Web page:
Christine M. Flowers: When the playing field is level, who'll still be climbing uphill?

Posted: October 12, 2012

IN 1982, DURING my senior year at Bryn Mawr, I applied to law school. Given that my recently deceased father had been a proud graduate of Temple, I naturally applied to his alma mater. To make a long story short, I didn't get in.

No tears, because I ended up at my first choice, Villanova. But to this day, something about Temple's application process bothers me. Back then, the school had a program called SPACE, which was designed to promote "diversity." Of course, race was one of the factors, if not the primary factor, used to measure "diversity." It may seem like sour grapes, given the rejection of my application, but I always thought that there was something indecent about a law school literally discriminating under "color of law."

I'm in good company. Justice Clarence Thomas, someone who is increasingly recognized as one of the most intelligent and iconoclastic members of the Supreme Court, has long railed against a system that gives a person points for the amount of melanin in his skin as opposed to the type of character within. Similarly, Rep. Allen West from Florida has criticized preferences to the extent that they tend to weaken the caliber of our national security and defense, things with which the retired lieutenant colonel is familiar.

If accomplished African-American men can recognize the drawbacks of affirmative action, it's clear that the era of reflexive race consciousness and hypersensitivity is over. At least, it should be.

That's why I'm glad that the Supreme Court has decided to revisit the whole issue of affirmative action this term. On Wednesday, the court heard arguments in Fisher v. University of Texas, a case that challenges the continued viability of race as a factor in university admissions. Nearly a decade ago, in Grutter v. Bollinger, a five-justice majority held that race could still be used as a factor in a "holistic" way - that is, when combined with other nonracial characteristics like musical skills or athletic prowess. The majority refused to completely invalidate the use of race because it had a blind spot about diversity, the kind that is contrived and not organic.

To opponents of any system that allows racial preferences, even if this means the tiniest thumb's pressure on the scales of justice, the Grutter decision was the antithesis of fairness or, as the lawyer types call it, equal protection of the laws. As Chief Justice Roberts wrote in an unrelated case several years later, "The best way to stop discriminating on the basis of race is to stop discriminating on the basis of race."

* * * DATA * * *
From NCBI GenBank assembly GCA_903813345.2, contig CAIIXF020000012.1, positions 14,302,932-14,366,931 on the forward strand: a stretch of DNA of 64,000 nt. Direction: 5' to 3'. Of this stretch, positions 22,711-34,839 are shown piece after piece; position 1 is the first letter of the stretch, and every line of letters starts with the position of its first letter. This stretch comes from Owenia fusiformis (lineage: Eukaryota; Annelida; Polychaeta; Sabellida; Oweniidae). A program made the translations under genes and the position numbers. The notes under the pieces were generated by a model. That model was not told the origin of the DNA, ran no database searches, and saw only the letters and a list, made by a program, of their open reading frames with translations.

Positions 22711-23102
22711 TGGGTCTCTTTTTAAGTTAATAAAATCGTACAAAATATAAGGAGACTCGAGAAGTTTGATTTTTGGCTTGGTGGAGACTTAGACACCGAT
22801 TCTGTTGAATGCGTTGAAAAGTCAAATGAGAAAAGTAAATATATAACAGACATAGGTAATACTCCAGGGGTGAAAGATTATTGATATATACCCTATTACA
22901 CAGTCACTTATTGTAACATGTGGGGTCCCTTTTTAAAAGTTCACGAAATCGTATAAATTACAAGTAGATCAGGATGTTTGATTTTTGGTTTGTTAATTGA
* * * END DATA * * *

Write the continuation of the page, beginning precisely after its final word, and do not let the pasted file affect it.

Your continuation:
Of course, that's considered too simplistic for those who make a living telling us what a racist society we live in. There is a whole army of civil-rights warriors out there - Al Sharpton is one example - who seek diversity but secretly hope never to find enough of it, because if that happened they would become obsolete. People find bigots in the shadows, and when they can't point to flesh-and-blood specimens they make up arguments like "racism is Obama's main problem ... his support among whites should be much higher than it is [and that's] because he is not white." Don't laugh: this was an actual comment posted in response to one of my online articles.

I understand how, to some people, this might seem like a complex matter. In fact, even John Roberts was ridiculed by liberal pundits and academicians for refusing to consider the historic justification for affirmative action. But that's always the response: It was so bad for so long that we can't eliminate race-based decisions entirely, at least not until the playing field is leveled.

But why should the playing field be leveled on the backs of those who had no hand in creating the conditions of inequality during the darker part of our nation's history? And when do we stop assuming that a person's skin color is relevant? And is the incline of that playing field measured always and only by liberal standards that are elusive and increasingly difficult to satisfy, even after the election of an African-American president?

Thirty years ago, in apparent good faith, Temple Law School tried to level that playing field according to its own conception of fairness. But it was wrong then, and it's wrong now. Hopefully, the Supreme Court will agree.

Christine M. Flowers is a lawyer.


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